Chronicle A Horrible Cave

Nobody knows for certain for how long human beings will populate the earth. What we do know is that most living species sooner or later will become extinct. The human being, most likely, will not be an exception. The reason for this is our brutal command over nature and that we are increasingly behaving like Gods of this planet.

Another question we are unable to answer is whether our judgement day will come in 10,000 or a million years. To even consider trying to look 100 or 200 years into the future will lead to unqualified guesses and speculations. Yet another thing we cannot know is what the final reason for our extinction will be. However, since we are putting such a heavy strain on our planet’s resources the end will have to be of catastrophic proportions. And that is what I mean when I write that we regard ourselves as Gods of this planet.

Furthermore, we cannot be certain of what will happen after the glacial ages that will come. (Very few scientists doubt that there will be more than 60,000 years before we have another big glacial age.) Or the other way around, what will happen when the oceans rise? Or when the deserts continue to grow? There might also be asteroids, invisible to us, in universe that are heading for our planet. Perhaps it is not the largest threat, but it should not be completely disregarded or taken as pure science fiction.

A couple of hundred years ago the judgement day for mankind was considered to be the work of the Devil. Other religions have had – and still have – other ideas about the future of our planet and its destruction. And what people will say about our planet’s destruction in the 2200’s we simply cannot say. We don’t know.

Nevertheless, there is another way to look at this impossible question about the future of mankind and what end we ultimately will face. What relics will we be remembered by? The answer is frightening. However, what we can say is that the Egyptian Pyramids or other creations of mankind that we casually look upon as eternal will not be there. These will not be our relics. Nor will the paintings of Rubens or the piano sonatas of Beethoven.

To have some sort of idea of what might happen we need to travel to a place in Finland called Onkalo. Today the excavation of the bedrock that began in 2004 is almost finished. The purpose of the excavation is to build a depository where nuclear waste will be stored for at least 100,000 years. No matter what happens on earth no nuclear waste will be leaked from these caves. When everything else is extinct these caves will still be there.

Think about this: the last trace of mankind could be our way of containing nuclear waste. Even though it might be possible to hang a copy of one art’s masterpieces down there in the cold underworld.

100,000 years, I cannot even imagine how long that is. If we count backwards we will find ourselves in a world populated by primates who have not yet become human beings. If we look for ancient relics it helps to understand that no buildings created by human beings are more than 10,000 years old. It is a staggering thought, no matter which way we turn.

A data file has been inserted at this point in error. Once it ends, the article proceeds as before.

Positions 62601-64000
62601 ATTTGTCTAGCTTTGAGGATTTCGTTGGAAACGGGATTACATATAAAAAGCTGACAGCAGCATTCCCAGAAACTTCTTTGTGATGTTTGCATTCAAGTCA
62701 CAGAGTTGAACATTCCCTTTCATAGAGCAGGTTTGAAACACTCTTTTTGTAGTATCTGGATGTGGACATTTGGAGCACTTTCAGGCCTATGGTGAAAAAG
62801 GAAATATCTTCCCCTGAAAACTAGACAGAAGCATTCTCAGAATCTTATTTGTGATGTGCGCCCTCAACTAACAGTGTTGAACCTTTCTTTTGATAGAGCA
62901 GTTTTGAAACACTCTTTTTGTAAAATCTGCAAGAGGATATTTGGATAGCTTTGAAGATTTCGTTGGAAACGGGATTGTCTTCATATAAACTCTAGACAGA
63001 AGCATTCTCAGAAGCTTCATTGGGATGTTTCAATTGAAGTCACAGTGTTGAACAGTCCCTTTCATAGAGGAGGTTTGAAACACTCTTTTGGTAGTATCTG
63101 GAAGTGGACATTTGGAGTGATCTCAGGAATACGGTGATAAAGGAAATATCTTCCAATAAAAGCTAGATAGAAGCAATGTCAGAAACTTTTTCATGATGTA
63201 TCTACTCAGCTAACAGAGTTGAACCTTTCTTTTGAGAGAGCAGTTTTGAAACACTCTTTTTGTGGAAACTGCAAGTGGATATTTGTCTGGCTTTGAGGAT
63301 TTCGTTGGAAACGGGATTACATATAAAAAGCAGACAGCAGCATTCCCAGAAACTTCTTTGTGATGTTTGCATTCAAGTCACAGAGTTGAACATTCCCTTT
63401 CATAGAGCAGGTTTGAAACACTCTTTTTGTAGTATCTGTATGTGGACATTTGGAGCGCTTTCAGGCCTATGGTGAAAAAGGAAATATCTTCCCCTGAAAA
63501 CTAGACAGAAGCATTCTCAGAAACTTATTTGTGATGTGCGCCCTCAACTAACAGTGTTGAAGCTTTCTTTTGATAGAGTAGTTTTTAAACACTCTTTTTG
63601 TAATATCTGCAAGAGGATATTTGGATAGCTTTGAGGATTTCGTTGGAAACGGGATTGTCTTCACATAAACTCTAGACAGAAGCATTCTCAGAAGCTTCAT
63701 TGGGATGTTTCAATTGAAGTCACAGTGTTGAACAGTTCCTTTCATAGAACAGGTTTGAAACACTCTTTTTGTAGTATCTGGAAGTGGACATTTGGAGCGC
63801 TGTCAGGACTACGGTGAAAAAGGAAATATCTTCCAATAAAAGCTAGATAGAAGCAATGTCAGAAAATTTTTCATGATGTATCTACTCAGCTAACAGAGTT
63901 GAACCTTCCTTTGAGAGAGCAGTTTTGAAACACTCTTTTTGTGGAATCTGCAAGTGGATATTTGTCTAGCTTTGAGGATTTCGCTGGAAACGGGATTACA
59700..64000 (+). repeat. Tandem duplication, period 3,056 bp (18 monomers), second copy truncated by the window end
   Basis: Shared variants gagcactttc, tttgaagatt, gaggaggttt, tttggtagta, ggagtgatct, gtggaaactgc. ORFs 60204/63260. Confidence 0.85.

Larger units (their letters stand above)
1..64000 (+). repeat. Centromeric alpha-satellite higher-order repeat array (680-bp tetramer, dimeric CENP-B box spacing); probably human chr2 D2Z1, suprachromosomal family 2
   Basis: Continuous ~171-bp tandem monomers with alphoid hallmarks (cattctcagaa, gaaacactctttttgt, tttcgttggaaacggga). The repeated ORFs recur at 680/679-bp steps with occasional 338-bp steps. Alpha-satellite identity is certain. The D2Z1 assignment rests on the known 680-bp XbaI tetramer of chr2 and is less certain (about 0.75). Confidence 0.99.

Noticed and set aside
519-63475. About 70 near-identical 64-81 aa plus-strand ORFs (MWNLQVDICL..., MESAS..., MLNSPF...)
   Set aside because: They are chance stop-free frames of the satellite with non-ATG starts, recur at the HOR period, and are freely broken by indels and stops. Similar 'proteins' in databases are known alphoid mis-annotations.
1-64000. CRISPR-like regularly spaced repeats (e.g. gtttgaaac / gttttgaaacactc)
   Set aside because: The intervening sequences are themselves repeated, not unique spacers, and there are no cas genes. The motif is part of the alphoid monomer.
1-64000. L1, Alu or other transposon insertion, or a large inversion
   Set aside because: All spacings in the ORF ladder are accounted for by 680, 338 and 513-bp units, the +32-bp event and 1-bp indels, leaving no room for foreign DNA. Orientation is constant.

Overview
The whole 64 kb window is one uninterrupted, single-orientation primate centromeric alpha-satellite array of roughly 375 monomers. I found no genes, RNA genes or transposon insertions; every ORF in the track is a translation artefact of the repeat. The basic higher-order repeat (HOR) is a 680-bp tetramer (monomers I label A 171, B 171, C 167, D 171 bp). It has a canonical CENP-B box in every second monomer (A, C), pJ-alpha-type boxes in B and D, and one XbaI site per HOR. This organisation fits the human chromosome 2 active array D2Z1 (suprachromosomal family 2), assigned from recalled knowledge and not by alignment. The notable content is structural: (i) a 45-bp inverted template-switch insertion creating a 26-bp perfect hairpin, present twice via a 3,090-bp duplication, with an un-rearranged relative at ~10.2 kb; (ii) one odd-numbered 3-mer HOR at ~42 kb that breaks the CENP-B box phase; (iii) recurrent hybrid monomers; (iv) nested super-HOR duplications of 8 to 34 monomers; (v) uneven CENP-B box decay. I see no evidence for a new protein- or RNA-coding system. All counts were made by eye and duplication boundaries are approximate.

When the repository in Onkalo is filled with spent nuclear fuel it will be sealed and never to be opened again. The warrant is that no waste will leak in the upcoming 3000 generations. Those of us who live here should preferably forget about what is stored down there in the bedrock.

But this raises new questions. At least one which is very important: how will it be possible for people in the future to understand what we have placed in that cave. And why? There is no way for us to know what will happen. But perhaps a small group of people have survived a new ice age. They do not speak a language that in any way resembles those spoken and written today. Their way of addressing each other is completely different. We would not understand a thing. How are we then supposed to write or explain in such a way that these human beings will understand? And if they do understand, why should they respect our warnings? You cannot feel or smell nuclear radiation. It is not until the deadly rays have touched the body that you experience pain and death awaits.

But human beings in the future might possibly regard this cave as a holy place where we who no longer exist are worshipped as Godlike creatures from the past. (We must not forget that even religion is something, which passes. We are talking about 100,000 years. Christianity is only 2000 years old and the Muslim faith even younger.)

“Onkalo” means “hiding place”. My wish is that the documentary, “Into Eternity”, made by Michael Madsen a couple of years ago, should be broadcasted on TV on a regular basis. It gives us a terrible perspective of something that is actually possible: that the one consisting relic of the species that we belong to – Mankind – will be a cave filled with nuclear waste.

No one knows if Onkalo in a distant future will be misunderstood as a holy cathedral where invisible death is lurking. And this is how we will be remembered, in a cold and empty but also incomprehensible universe…

Henning Mankell

 

 

 

 

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